In the present study, 36.36% of the patients in Group I had complications and common complication was sore throat (23.64%). However, no statistically significant difference was observed between Group I and II with regard to the incidence of overall and individual complications. In contrast, Choo et al. reported slightly higher incidence of sore throat in the group of patients who had the LMA flexible inserted using the standard technique of digital manipulation.
The present study showed that the use of laryngoscope was not advantageous as the accuracy of positioning, hemodynamic stability, and incidence of complications were comparable to that of the blind method. These findings were consistent with the study by Chandan et al. who concluded that blind insertion technique is easier and simpler method for insertion of LMA and has a reasonable success during insertion, so it is recommended to be used. In contrast to the results of this study, Campbell et al. reported that when ideal placement is either highly desirable or necessary, the direct visual technique is considered to be a better choice for placement than the blind, classic method. Recently, Choo et al. found that the laryngoscopy-guided group had better placement of the LMA than digital manipulation.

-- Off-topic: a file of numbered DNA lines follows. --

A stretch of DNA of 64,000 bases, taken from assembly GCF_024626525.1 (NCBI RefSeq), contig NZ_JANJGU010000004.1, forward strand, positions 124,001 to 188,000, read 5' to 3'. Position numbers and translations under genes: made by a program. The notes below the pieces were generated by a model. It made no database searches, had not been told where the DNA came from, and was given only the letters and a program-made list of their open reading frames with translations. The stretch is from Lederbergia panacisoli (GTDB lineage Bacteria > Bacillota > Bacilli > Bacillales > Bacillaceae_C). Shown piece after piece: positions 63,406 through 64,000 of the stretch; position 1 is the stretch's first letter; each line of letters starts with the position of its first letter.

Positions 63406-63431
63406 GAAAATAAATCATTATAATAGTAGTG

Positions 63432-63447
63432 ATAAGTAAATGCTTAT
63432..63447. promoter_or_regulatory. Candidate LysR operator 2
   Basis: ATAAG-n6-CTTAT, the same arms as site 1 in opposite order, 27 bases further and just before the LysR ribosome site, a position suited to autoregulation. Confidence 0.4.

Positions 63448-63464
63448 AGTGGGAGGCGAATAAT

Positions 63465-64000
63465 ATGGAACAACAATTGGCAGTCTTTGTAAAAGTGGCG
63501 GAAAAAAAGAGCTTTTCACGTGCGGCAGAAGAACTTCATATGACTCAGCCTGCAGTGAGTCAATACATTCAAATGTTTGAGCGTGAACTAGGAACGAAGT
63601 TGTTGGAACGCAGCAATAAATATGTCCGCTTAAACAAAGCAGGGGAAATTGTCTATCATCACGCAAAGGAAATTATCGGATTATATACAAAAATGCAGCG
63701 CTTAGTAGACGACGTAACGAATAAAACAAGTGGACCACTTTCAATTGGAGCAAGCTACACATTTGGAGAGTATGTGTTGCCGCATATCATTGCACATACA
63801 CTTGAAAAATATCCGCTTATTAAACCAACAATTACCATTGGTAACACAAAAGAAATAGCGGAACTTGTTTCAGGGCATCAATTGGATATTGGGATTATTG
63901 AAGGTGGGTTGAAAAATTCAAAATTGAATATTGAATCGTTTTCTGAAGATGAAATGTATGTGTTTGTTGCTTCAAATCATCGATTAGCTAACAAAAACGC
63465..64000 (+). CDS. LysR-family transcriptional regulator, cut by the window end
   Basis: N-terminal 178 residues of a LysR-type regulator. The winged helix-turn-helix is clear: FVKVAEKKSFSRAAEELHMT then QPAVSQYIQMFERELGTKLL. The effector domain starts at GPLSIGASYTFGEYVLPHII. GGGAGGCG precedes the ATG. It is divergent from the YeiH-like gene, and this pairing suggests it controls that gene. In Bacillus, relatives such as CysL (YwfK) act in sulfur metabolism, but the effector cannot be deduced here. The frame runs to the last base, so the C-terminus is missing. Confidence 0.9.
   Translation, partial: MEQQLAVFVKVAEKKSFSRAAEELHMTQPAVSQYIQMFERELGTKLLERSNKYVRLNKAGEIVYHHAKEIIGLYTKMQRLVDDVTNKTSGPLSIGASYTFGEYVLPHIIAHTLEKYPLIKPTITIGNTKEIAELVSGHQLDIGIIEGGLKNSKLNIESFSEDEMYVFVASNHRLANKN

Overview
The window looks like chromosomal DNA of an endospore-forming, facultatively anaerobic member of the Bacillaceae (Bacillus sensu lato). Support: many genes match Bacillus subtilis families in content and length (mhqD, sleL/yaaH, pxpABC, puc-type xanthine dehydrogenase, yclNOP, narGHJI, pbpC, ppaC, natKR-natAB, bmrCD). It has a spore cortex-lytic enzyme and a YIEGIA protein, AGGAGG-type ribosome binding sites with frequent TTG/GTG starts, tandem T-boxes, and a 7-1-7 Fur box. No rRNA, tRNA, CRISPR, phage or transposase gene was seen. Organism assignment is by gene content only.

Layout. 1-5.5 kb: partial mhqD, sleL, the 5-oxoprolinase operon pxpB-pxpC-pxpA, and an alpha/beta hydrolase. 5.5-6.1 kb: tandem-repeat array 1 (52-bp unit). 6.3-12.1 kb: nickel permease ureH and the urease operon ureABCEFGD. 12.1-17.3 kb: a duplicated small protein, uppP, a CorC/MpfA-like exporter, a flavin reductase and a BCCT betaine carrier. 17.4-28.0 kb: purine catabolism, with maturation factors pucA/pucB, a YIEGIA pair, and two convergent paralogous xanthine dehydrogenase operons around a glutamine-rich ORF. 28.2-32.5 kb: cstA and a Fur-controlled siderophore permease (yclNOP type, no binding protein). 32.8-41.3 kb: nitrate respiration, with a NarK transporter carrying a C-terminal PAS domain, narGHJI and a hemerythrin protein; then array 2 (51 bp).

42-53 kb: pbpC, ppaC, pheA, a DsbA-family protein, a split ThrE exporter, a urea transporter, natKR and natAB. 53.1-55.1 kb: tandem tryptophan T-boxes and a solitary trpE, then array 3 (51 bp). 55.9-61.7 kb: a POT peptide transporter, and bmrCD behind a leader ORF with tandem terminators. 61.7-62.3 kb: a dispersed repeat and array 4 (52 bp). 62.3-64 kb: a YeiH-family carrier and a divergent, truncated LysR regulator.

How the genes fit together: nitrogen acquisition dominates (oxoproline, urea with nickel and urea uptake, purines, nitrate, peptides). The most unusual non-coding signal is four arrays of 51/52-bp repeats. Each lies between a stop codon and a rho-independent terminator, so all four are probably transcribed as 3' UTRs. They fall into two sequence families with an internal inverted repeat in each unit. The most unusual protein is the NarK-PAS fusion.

| Conclusion|| |
The grade and placement of LMA ProSeal inserted by laryngoscopic method are comparable to that of blind method based on the fiber-optic assessment. Either method did not show any added advantage over the other in terms of accuracy of positioning, hemodynamics, and incidence of postoperative complications. The findings of our study suggest that the blind method of insertion is easier, simpler, and comparable to laryngoscopic insertion.
Financial support and sponsorship
Conflicts of interest
There are no conflicts of interest.
| References|| |
Brimacombe J, Keller C, Morris R, Mecklem D. A comparison of the disposable versus the reusable laryngeal mask airway in paralyzed adult patients. Anesth Analg 1998;87:921-4.
Brimacombe J, Keller C, Fullekrug B, Agrò F, Rosenblatt W, Dierdorf SF, et al
. A multicenter study comparing the proseal and classic laryngeal mask airway in anesthetized, nonparalyzed patients. Anesthesiology 2002;96:289-95.